|Ph.D Student||Zetser Anna|
|Subject||Involvement of MAP Kinase Signal Transduction Pathways in|
the Differentiation of Skeletal Muscle
|Department||Department of Medicine||Supervisors||Professor Dale Frank|
|Professor Eyal Bengal|
The development of skeletal muscle cells can be devided into two main stages: determination and differentiation. During the determination stage, pluropotent mesodermal cells begin to express the MyoD or Myf5 transcription factors. These proteins are not functional in myoblasts that continue to proliferate until they receive a signal to differentiate. During the differentiation stage MyoD and Myf5 are activated and cause myoblasts to withdraw from the cell cycle. MyoD or Myf5 activates the expression of additional downstream transcription factors, members of myocyte enhancer factor 2 (MEF2) family and myogenin. These in turn induce the expression of muscle specific genes that dictate the properties of the muscle phenotype. The combined activity of MyoD and MEF2 members is critical for the induction of the differentiation process.
In the first part we studied the involvement of the p38 MAPK in the in vitro differentiation of myoblasts. We found that the activity of p38 MAPK was induced early in the differentiation of L8 cells. Addition of specific p38 inhibitor - SB203580, to myoblasts blocked their fusion to multinucleated myotubes and prevented the expression of MyoD, MEF2 and muscle specific genes like myosin light chain.
The expression of MKK6, a direct activator of p38, enhanced the activity of MyoD in converting 10T1/2 fibroblasts to muscle cells. We demonstrated that MEF2 DNA binding sites and MEF2C proteins were necessary for the p38 MAPK pathway to regulate the transcription of muscle creatine kinase reporter gene. We conclude that the activity of p38 MAPK is induced during muscle differentiation and participates in phosphorylation and activation of the MEF2C transcription factor.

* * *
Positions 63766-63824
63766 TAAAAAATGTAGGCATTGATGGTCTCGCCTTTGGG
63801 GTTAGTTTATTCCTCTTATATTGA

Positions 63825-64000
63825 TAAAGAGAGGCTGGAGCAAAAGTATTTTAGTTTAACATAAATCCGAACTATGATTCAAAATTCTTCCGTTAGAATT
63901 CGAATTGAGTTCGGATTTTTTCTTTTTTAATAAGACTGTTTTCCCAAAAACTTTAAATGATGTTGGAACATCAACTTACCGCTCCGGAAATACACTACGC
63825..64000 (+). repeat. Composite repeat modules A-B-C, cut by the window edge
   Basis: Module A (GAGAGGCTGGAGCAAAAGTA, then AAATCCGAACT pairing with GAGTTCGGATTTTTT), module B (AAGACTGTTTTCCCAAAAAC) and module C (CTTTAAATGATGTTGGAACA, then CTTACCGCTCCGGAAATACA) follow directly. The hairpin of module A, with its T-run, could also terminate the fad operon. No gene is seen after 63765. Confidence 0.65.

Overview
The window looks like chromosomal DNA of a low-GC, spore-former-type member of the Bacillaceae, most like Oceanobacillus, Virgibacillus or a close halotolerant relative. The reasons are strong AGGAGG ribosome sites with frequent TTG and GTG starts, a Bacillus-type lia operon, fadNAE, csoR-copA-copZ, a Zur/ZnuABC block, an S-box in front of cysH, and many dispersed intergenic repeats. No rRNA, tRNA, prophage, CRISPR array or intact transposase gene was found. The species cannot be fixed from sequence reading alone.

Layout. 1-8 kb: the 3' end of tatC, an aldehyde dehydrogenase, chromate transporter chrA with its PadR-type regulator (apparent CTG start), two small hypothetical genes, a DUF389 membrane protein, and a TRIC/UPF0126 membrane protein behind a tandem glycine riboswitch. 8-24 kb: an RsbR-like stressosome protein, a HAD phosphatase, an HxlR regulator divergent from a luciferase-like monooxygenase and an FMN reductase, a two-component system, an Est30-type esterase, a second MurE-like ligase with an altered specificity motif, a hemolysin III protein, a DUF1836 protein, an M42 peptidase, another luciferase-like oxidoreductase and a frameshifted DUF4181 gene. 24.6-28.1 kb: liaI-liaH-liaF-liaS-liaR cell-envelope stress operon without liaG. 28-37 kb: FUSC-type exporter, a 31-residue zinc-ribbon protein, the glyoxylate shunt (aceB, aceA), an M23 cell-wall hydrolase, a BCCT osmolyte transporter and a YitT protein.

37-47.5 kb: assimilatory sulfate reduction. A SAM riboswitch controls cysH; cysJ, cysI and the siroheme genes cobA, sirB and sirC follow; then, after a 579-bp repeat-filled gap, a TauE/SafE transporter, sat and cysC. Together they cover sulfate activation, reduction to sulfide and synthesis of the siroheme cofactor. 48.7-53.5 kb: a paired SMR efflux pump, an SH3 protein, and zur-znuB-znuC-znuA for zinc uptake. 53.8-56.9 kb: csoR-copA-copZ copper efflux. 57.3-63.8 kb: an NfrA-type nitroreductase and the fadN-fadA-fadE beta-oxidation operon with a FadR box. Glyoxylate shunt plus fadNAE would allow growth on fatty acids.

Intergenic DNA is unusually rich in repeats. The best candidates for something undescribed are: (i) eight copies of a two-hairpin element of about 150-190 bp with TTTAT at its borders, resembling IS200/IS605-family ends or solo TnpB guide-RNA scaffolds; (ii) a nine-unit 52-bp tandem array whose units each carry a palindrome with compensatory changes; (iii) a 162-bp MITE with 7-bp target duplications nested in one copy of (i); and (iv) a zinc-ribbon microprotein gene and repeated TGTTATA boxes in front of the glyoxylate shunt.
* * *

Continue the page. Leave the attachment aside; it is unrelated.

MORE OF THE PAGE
In the second part of the work we investigated the involvement of Extracellular Regulated Protein Kinase (ERK MAPK) pathway in the differentiation of skeletal muscle in vivo, in Xenopus laevis. In Xenopus laevis, muscle differentiates from cells located in the dorsal-lateral region of the marginal zone. Initially, this region is not specified for muscle and it will not differentiate as muscle if removed from the embryo prior to gastrulation for explant culture. During gastrulation, "dorsalizing" signals such as noggin, chordin and follistatin (Bone Morphogenetic Protein (BMP) antagonist proteins) are secreted from the adjacent dorsal marginal zone, the Spemann organizer region. Dorsalization of the ventrally fated DLMZ to muscle requires inhibition of endogenous BMP signaling in the DLMZ region by these antagonist molecules.
In the present study, we have examined the role of ERK signaling in the muscle specification process in Xenopus. We found that inhibition of BMP activity stimulated ERK activity in dorsalized VMZ explants. From gastrula to neurula stages, there is a sharp increase in ERK activity in DLMZ explants compared to VMZ explants. Dorsalized-VMZ and DLMZ explants treated with ERK inhibitors did not differentiate as muscle and maintained ventral mesoderm identity. Co-ectopic expression of activated MAP kinase kinase (MEK) and XMyoD RNAs induced significant cell-movement elongations and terminal differentiation in VMZ explants; muscle actin gene expression was highly induced in these explants. In VMZ explants, co-ectopic expression of activated MEK and XMyoD stimulated the ability of XMyoD to transcriptionally activate an E-box dependent reporter gene; XMyoD protein appeared more stable and more localized to the nucleus in these co-injected explants. These results suggest that BMP antagonists activate an ERK cascade in the DLMZ, and ERK activation is required to convert MyoD into a terminal differentiation factor.